President Reagan on why freedom is key to maximizing human potential and prosperity

Bullish economic forecasts for 2021 all tend to have one thing in common: an expectation that Washington will pony up another big stimulus. (Vaccine optimism is pretty universal among bulls and bears.) And it now looks like that expectation is going to be met to the tune of some $900 billion. The news about a big COVID relief deal is even making some analysts more optimistic about the coming year. “The additional $900bn stimulus that looks likely to be passed by Congress within the next day or two means that we are raising our GDP growth forecast for 2021 to 5.5%, from 5.0%,” said Capital Economics in a note to clients on Monday. So a boomy 2021. And maybe 2022 as well.

But then what? Back to the post-financial crisis “new normal” economy? After the post-pandemic upward blip, the economy will need to generate stronger productivity growth if it’s also going to generate stronger sustained economic growth. I’m somewhat hopeful that we’ll get it. And if we do, America’s scientists and entrepreneurs will deserve lots of credit. Thinking about the possibilities of what may come and what is needed to make them happen reminded me of one of President Reagan’s great speeches, although it’s not his most quoted. It should be. From Reagan’s address — words both inspirational and educational — to the students of Moscow State University on May 31, 1988:

Like a chrysalis, we’re emerging from the economy of the Industrial Revolution — an economy confined to and limited by the Earth’s physical resources — into, as one economist titled his book, “The Economy in Mind,” in which there are no bounds on human imagination and the freedom to create is the most precious natural resource. Think of that little computer chip. Its value isn’t in the sand from which it is made but in the microscopic architecture designed into it by ingenious human minds. Or take the example of the satellite relaying this broadcast around the world, which replaces thousands of tons of copper mined from the Earth and molded into wire. In the new economy, human invention increasingly makes physical resources obsolete. We’re breaking through the material conditions of existence to a world where man creates his own destiny. …

But progress is not foreordained. The key is freedom — freedom of thought, freedom of information, freedom of communication. The renowned scientist, scholar, and founding father of this university, Mikhail Lomonosov, knew that. “It is common knowledge,” he said, “that the achievements of science are considerable and rapid, particularly once the yoke of slavery is cast off and replaced by the freedom of philosophy.” You know, one of the first contacts between your country and mine took place between Russian and American explorers. The Americans were members of Cook’s last voyage on an expedition searching for an Arctic passage; on the island of Unalaska, they came upon the Russians, who took them in, and together with the native inhabitants, held a prayer service on the ice.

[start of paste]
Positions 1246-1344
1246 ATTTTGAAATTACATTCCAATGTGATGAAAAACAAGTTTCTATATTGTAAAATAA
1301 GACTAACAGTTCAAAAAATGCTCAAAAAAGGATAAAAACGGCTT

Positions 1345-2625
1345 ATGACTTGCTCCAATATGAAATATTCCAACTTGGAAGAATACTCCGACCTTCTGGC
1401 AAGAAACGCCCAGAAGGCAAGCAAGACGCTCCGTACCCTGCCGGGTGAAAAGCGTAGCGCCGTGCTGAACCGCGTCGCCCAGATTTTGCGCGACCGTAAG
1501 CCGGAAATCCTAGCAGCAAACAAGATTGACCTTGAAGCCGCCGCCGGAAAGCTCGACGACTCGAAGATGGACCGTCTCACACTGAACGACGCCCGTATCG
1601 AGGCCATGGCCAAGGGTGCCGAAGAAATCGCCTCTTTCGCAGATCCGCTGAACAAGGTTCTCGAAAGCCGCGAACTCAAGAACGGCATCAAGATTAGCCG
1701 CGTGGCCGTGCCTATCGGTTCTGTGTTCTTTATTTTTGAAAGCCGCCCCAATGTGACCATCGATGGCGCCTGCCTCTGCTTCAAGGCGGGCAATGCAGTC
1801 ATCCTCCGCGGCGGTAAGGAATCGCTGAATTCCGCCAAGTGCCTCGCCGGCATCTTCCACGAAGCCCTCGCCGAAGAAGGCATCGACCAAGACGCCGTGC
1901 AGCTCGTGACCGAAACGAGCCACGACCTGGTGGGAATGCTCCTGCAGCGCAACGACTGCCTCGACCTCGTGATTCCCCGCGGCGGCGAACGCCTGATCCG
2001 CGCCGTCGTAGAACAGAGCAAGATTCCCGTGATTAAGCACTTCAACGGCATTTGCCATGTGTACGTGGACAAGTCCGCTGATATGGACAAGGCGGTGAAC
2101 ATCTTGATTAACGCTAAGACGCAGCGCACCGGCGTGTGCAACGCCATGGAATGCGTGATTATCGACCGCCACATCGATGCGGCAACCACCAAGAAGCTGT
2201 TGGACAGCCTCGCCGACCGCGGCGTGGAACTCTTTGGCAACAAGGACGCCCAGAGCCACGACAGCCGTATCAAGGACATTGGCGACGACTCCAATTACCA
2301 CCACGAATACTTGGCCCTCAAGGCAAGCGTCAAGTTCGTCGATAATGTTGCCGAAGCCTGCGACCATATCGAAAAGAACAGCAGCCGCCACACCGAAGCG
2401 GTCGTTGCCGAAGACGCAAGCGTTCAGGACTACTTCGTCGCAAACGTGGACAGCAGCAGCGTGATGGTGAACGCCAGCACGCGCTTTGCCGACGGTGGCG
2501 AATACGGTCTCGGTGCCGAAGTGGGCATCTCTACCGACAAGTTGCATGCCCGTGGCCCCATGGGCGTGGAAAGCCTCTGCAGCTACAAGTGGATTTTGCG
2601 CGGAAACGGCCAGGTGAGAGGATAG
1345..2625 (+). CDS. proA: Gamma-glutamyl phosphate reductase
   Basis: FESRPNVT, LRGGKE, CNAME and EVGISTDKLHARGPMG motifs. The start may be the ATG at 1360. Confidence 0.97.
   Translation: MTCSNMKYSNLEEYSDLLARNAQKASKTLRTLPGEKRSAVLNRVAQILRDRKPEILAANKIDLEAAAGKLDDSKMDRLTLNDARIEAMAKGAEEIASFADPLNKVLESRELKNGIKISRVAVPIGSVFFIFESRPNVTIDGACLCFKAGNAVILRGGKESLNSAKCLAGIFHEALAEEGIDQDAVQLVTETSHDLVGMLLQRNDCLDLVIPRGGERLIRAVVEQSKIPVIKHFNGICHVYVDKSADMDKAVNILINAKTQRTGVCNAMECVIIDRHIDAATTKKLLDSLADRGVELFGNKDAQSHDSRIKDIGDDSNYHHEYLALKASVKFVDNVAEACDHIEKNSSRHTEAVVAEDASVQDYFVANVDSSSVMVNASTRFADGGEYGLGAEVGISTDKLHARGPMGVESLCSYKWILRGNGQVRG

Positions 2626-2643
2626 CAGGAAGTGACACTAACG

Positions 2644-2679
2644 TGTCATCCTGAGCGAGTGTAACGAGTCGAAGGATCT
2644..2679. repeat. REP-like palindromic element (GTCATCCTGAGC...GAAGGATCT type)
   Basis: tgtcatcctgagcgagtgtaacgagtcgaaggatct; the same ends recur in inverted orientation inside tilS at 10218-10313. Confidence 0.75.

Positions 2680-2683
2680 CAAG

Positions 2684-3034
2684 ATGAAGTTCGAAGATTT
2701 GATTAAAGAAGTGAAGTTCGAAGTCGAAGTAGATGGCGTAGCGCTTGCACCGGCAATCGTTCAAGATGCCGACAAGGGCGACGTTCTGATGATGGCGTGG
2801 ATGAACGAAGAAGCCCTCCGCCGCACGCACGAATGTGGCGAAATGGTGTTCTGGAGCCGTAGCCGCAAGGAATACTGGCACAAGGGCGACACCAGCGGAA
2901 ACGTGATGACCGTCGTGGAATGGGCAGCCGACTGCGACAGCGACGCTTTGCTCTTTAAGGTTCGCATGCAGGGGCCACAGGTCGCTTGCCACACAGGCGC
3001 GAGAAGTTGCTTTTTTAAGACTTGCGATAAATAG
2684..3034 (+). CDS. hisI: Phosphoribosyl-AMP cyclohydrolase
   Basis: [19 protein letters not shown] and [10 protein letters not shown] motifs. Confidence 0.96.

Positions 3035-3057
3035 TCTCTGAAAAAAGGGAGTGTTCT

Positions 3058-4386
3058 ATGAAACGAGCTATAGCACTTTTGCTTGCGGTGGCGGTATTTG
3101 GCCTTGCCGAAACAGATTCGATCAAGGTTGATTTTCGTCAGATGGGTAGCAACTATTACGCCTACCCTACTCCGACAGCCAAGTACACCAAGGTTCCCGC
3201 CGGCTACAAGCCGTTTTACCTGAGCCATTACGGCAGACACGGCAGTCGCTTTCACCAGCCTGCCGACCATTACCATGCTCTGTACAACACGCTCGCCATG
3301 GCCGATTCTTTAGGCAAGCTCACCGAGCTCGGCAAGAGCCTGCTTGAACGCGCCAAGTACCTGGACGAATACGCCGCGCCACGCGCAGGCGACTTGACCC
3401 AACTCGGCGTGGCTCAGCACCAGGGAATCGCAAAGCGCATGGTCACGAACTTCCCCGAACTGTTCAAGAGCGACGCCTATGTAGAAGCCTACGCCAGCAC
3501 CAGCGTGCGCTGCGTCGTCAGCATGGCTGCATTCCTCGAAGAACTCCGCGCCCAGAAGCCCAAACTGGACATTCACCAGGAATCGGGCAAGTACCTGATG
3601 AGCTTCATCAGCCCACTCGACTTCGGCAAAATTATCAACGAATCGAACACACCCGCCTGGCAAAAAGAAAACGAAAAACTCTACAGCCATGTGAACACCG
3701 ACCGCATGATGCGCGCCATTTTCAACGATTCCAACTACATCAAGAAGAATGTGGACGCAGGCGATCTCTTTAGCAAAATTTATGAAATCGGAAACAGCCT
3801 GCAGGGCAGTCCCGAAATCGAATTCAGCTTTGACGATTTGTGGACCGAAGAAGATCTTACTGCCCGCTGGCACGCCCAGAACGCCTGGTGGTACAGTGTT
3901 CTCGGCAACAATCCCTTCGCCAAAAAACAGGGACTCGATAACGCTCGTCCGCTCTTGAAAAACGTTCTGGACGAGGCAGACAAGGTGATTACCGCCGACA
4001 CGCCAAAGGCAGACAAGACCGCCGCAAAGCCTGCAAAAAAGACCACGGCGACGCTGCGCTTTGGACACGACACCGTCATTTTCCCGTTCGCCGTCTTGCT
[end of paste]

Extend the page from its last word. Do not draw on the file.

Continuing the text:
The explorers of the modern era are the entrepreneurs, men with vision, with the courage to take risks and faith enough to brave the unknown. These entrepreneurs and their small enterprises are responsible for almost all the economic growth in the United States. They are the prime movers of the technological revolution. In fact, one of the largest personal computer firms in the United States was started by two college students, no older than you, in the garage behind their home. Some people, even in my own country, look at the riot of experiment that is the free market and see only waste. What of all the entrepreneurs that fail? Well, many do, particularly the successful ones; often several times. And if you ask them the secret of their success, they’ll tell you it’s all that they learned in their struggles along the way; yes, it’s what they learned from failing. Like an athlete in competition or a scholar in pursuit of the truth, experience is the greatest teacher.

And that’s why it’s so hard for government planners, no matter how sophisticated, to ever substitute for millions of individuals working night and day to make their dreams come true. The fact is, bureaucracies are a problem around the world. There’s an old story about a town — it could be anywhere — with a bureaucrat who is known to be a good-for-nothing, but he somehow had always hung on to power. So one day, in a town meeting, an old woman got up and said to him: “There is a folk legend here where I come from that when a baby is born, an angel comes down from heaven and kisses it on one part of its body. If the angel kisses him on his hand, he becomes a handyman. If he kisses him on his forehead, he becomes bright and clever. And I’ve been trying to figure out where the angel kissed you so that you should sit there for so long and do nothing.” [Laughter]

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